ILR Learning Helps Propel Tech Research
Ishan Sharma’s passion for human rights and social justice grew at the ILR School.
Here, the 2020 graduate organized a summit against sex trafficking in Ithaca and worked with Professor Ariel Avgar and Phoebe Strom, Ph.D. ’22, to perform an ILR Theme Grant-funded experiment on conflict perceptions and racial stereotypes.
Sharma has taken his passion to a new place with the Federation of American Scientists – first as a Scoville Peace Fellow and now as a full-time technology policy fellow where he manages his own research portfolio on digital authoritarianism and supports the Day One Project team.
One area of concern for him is how demand for surveillance technology has exploded in the past 10 years and how these unprecedented and unregulated techniques shift the balance of power between democracy and autocracy.
“If we are going to expect other countries to be responsible in how we use surveillance technology, we have to lead by example. That means U.S. policing reforms as well as multilateral commitments,” Sharma says.
“In the next 10-15 years, the second half of the world will gain access to the Internet, a moment of incredible human progress for sure but the potential for abuse is immense. Tech is changing things in ways history has never seen before” Sharma says. He reflects on the historical oscillation between democracy and authoritarian regimes and how now may be an inflection point for the worse. Surveillance technological innovations can fortify the power of authoritarian regimes against civilian revolts, endangering civil rights, an issue Sharma discussed on BBC The Real Story.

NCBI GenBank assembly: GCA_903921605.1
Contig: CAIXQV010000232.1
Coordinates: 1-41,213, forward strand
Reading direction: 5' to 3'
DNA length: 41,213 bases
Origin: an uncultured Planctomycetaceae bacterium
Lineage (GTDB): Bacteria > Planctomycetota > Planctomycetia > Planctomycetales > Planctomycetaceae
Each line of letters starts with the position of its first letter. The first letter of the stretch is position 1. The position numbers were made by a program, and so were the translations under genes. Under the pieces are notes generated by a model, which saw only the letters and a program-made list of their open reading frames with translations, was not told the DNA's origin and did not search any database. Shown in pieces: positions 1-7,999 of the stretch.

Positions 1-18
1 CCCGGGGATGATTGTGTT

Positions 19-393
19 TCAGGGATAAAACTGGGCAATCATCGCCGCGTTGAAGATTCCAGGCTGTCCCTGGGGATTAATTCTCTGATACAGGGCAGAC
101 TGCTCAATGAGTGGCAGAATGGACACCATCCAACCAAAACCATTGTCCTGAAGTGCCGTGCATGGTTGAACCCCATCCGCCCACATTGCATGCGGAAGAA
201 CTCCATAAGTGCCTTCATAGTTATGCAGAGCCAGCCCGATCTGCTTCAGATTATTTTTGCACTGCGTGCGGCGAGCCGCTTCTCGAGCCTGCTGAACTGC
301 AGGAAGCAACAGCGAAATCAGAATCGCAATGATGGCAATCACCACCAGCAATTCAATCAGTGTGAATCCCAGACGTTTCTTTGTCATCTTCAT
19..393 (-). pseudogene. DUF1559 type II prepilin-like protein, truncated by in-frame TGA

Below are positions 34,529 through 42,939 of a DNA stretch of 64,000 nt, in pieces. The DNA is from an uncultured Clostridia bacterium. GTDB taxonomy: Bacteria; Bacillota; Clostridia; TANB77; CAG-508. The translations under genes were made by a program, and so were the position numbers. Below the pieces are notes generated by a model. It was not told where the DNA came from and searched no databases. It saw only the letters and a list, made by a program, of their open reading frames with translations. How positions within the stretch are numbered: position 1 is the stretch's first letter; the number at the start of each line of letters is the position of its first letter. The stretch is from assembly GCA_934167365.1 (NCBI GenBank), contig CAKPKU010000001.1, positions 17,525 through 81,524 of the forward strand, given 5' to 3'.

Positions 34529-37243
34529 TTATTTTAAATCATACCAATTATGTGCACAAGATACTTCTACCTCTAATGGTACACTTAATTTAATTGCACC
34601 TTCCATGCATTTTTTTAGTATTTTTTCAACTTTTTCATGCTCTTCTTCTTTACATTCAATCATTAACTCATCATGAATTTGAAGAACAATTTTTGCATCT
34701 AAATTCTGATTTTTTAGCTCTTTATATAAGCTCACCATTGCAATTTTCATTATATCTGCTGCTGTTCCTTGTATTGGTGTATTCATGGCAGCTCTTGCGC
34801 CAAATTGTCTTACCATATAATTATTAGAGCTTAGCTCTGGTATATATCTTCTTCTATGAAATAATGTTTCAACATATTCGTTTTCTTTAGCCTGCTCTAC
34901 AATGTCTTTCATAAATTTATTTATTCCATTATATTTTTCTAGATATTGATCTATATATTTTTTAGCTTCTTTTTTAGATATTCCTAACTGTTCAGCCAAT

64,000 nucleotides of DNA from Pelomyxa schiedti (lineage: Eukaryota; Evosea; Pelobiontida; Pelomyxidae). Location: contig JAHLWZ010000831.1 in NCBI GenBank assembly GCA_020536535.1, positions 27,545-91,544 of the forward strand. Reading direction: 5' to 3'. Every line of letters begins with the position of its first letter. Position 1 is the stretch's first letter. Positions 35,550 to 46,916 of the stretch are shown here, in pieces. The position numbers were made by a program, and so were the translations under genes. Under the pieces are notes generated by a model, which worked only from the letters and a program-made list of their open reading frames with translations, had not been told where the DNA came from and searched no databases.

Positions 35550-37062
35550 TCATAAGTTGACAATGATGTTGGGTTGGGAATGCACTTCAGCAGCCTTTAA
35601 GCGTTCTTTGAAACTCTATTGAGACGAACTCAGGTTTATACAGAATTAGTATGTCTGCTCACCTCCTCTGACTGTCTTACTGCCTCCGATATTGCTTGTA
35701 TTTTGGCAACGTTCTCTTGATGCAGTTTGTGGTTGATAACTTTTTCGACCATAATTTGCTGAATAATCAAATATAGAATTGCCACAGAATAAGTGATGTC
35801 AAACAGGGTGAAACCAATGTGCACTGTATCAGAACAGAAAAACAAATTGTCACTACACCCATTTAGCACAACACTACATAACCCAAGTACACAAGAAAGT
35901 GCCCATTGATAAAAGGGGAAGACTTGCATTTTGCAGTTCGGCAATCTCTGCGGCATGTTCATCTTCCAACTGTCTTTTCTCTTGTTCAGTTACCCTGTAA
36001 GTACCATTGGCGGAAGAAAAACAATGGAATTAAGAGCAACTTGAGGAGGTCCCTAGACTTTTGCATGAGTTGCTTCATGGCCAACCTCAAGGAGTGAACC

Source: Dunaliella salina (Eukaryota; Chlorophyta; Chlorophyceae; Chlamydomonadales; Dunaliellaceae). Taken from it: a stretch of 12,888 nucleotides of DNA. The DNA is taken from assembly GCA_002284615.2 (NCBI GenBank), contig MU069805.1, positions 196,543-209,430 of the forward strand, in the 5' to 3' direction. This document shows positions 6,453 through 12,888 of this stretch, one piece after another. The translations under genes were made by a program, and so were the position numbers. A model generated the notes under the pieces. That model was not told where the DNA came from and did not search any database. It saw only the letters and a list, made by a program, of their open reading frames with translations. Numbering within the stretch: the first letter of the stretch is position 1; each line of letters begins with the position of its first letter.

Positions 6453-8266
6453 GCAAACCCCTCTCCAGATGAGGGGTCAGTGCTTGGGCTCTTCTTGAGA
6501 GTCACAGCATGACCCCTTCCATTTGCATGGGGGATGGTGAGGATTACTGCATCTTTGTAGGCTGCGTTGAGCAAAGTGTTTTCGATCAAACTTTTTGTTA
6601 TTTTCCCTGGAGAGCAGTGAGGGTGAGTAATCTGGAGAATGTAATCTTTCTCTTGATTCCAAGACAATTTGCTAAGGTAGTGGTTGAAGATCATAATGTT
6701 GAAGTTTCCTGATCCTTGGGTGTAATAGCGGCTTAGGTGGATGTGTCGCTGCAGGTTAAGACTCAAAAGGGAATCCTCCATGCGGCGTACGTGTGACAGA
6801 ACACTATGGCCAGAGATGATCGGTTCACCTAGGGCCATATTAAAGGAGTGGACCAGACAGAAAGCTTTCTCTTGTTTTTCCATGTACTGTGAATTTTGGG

Sharma, who described his early interests in international topics in this post, now operates a broad-ranging portfolio of science and technology topics at the Federation of American Scientists’ Day One Project. “I’ve had the chance to work with some of the most incredible people,from CEOs and activists to professors and undergraduate students, helping to map their ideas onto the policy landscape and run them to ground with the Administration.”
Sharma credits his time in ILR for providing him with the fundamental skills that help him in his career. ILR made him a strong reader, writer and researcher, he said, and gave him expertise in the intersection of law, business and politics. “ILR allowed me to take these fundamental pillars and make them into what I wanted.”
Sharma, who studied jurisprudence and international human rights at the University of Oxford through Experience Cornell and who has deferred a joint degree in law and engineering at the University of Pennsylvania, said he hopes to continue his work in the innovation and foreign policy field by eventually working in the White House and at a tech startup. He hopes to “leverage policy, legal, and technical expertise to help move society forward” on solving market failures in climate change and shoring up democracy in the 21st century.